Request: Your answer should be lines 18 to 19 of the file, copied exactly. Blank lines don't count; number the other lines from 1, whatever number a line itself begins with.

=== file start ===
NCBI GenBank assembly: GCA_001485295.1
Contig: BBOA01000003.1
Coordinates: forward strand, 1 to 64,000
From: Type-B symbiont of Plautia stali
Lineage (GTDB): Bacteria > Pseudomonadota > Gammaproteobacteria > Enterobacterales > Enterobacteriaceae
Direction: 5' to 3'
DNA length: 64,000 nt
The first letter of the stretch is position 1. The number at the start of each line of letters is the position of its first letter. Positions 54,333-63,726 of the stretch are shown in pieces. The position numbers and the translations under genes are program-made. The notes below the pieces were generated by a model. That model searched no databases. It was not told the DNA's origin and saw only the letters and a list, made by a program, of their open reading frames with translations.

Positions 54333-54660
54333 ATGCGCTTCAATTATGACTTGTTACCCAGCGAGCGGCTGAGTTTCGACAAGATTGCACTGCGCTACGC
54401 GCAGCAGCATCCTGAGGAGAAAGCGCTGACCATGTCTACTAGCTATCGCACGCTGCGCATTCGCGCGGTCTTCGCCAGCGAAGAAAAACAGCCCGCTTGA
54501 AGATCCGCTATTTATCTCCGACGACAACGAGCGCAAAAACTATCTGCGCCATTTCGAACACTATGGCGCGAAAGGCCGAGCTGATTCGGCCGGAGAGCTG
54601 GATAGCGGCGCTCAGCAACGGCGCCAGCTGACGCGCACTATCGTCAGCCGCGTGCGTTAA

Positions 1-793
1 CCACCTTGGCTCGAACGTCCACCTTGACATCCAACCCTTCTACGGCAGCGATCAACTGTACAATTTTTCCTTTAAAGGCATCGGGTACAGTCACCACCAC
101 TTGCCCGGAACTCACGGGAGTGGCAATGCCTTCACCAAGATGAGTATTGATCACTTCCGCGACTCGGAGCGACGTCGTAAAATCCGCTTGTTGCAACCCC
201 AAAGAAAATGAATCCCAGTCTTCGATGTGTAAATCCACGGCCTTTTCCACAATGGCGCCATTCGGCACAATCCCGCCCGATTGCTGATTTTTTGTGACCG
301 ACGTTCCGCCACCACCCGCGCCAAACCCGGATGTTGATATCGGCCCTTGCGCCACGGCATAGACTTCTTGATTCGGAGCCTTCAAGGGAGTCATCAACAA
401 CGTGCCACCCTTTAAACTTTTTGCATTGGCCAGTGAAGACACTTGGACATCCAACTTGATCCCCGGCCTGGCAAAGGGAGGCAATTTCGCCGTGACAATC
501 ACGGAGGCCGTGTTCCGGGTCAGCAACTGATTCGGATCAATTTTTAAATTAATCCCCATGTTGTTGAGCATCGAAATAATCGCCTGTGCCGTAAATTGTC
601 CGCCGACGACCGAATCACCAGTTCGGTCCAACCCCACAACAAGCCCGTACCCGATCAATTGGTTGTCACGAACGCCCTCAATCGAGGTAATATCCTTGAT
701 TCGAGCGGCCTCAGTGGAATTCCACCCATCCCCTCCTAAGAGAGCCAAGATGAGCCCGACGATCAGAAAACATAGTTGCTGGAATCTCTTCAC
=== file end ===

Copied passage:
301 ACGTTCCGCCACCACCCGCGCCAAACCCGGATGTTGATATCGGCCCTTGCGCCACGGCATAGACTTCTTGATTCGGAGCCTTCAAGGGAGTCATCAACAA
401 CGTGCCACCCTTTAAACTTTTTGCATTGGCCAGTGAAGACACTTGGACATCCAACTTGATCCCCGGCCTGGCAAAGGGAGGCAATTTCGCCGTGACAATC